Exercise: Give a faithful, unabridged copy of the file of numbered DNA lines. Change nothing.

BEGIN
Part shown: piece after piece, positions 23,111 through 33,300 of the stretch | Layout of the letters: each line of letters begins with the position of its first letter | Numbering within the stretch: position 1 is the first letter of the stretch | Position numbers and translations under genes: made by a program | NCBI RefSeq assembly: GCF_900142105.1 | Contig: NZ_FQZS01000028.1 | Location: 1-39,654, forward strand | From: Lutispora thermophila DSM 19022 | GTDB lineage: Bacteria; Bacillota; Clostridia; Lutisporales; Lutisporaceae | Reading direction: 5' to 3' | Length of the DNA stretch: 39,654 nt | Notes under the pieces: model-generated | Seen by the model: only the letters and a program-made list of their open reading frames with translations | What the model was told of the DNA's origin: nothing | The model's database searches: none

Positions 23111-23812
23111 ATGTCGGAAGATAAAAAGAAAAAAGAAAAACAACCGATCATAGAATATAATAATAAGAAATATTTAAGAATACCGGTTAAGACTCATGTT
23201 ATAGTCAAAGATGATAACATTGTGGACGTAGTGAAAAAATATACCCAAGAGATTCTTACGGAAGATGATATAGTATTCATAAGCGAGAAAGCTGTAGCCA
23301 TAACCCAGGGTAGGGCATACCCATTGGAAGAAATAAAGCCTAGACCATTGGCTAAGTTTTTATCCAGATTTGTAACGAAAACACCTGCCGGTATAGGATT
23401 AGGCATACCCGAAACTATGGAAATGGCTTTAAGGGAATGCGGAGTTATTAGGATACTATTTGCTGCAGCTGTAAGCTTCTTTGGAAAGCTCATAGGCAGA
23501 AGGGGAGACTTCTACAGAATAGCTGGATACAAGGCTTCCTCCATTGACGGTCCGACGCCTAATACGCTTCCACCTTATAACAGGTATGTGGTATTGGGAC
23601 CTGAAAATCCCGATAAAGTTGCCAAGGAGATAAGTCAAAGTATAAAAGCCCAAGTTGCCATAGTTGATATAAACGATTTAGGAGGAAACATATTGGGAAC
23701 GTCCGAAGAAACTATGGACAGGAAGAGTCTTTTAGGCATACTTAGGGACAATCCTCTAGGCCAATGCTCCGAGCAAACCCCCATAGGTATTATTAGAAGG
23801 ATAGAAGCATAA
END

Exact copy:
Part shown: piece after piece, positions 23,111 through 33,300 of the stretch | Layout of the letters: each line of letters begins with the position of its first letter | Numbering within the stretch: position 1 is the first letter of the stretch | Position numbers and translations under genes: made by a program | NCBI RefSeq assembly: GCF_900142105.1 | Contig: NZ_FQZS01000028.1 | Location: 1-39,654, forward strand | From: Lutispora thermophila DSM 19022 | GTDB lineage: Bacteria; Bacillota; Clostridia; Lutisporales; Lutisporaceae | Reading direction: 5' to 3' | Length of the DNA stretch: 39,654 nt | Notes under the pieces: model-generated | Seen by the model: only the letters and a program-made list of their open reading frames with translations | What the model was told of the DNA's origin: nothing | The model's database searches: none

Positions 23111-23812
23111 ATGTCGGAAGATAAAAAGAAAAAAGAAAAACAACCGATCATAGAATATAATAATAAGAAATATTTAAGAATACCGGTTAAGACTCATGTT
23201 ATAGTCAAAGATGATAACATTGTGGACGTAGTGAAAAAATATACCCAAGAGATTCTTACGGAAGATGATATAGTATTCATAAGCGAGAAAGCTGTAGCCA
23301 TAACCCAGGGTAGGGCATACCCATTGGAAGAAATAAAGCCTAGACCATTGGCTAAGTTTTTATCCAGATTTGTAACGAAAACACCTGCCGGTATAGGATT
23401 AGGCATACCCGAAACTATGGAAATGGCTTTAAGGGAATGCGGAGTTATTAGGATACTATTTGCTGCAGCTGTAAGCTTCTTTGGAAAGCTCATAGGCAGA
23501 AGGGGAGACTTCTACAGAATAGCTGGATACAAGGCTTCCTCCATTGACGGTCCGACGCCTAATACGCTTCCACCTTATAACAGGTATGTGGTATTGGGAC
23601 CTGAAAATCCCGATAAAGTTGCCAAGGAGATAAGTCAAAGTATAAAAGCCCAAGTTGCCATAGTTGATATAAACGATTTAGGAGGAAACATATTGGGAAC
23701 GTCCGAAGAAACTATGGACAGGAAGAGTCTTTTAGGCATACTTAGGGACAATCCTCTAGGCCAATGCTCCGAGCAAACCCCCATAGGTATTATTAGAAGG
23801 ATAGAAGCATAA